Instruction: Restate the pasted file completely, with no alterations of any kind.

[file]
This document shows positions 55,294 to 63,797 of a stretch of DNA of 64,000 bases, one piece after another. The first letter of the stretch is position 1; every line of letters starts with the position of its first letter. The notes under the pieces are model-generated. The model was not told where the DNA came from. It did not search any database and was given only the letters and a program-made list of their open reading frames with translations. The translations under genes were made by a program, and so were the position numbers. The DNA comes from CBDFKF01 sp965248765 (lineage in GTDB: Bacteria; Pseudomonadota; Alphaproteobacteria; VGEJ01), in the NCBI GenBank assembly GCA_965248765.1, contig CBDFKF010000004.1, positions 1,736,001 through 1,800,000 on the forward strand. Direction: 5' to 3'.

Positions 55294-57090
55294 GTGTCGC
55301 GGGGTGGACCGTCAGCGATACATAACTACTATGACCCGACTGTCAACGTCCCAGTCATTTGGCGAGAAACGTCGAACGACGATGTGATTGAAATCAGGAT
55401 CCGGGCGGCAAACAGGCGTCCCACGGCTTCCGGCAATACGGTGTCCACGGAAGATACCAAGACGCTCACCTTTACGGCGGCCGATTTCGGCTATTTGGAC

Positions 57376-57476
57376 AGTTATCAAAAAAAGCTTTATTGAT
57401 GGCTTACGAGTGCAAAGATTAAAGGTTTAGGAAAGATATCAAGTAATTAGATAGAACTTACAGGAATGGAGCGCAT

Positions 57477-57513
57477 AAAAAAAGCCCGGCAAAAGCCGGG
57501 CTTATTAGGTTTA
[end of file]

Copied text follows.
This document shows positions 55,294 to 63,797 of a stretch of DNA of 64,000 bases, one piece after another. The first letter of the stretch is position 1; every line of letters starts with the position of its first letter. The notes under the pieces are model-generated. The model was not told where the DNA came from. It did not search any database and was given only the letters and a program-made list of their open reading frames with translations. The translations under genes were made by a program, and so were the position numbers. The DNA comes from CBDFKF01 sp965248765 (lineage in GTDB: Bacteria; Pseudomonadota; Alphaproteobacteria; VGEJ01), in the NCBI GenBank assembly GCA_965248765.1, contig CBDFKF010000004.1, positions 1,736,001 through 1,800,000 on the forward strand. Direction: 5' to 3'.

Positions 55294-57090
55294 GTGTCGC
55301 GGGGTGGACCGTCAGCGATACATAACTACTATGACCCGACTGTCAACGTCCCAGTCATTTGGCGAGAAACGTCGAACGACGATGTGATTGAAATCAGGAT
55401 CCGGGCGGCAAACAGGCGTCCCACGGCTTCCGGCAATACGGTGTCCACGGAAGATACCAAGACGCTCACCTTTACGGCGGCCGATTTCGGCTATTTGGAC

Positions 57376-57476
57376 AGTTATCAAAAAAAGCTTTATTGAT
57401 GGCTTACGAGTGCAAAGATTAAAGGTTTAGGAAAGATATCAAGTAATTAGATAGAACTTACAGGAATGGAGCGCAT

Positions 57477-57513
57477 AAAAAAAGCCCGGCAAAAGCCGGG
57501 CTTATTAGGTTTA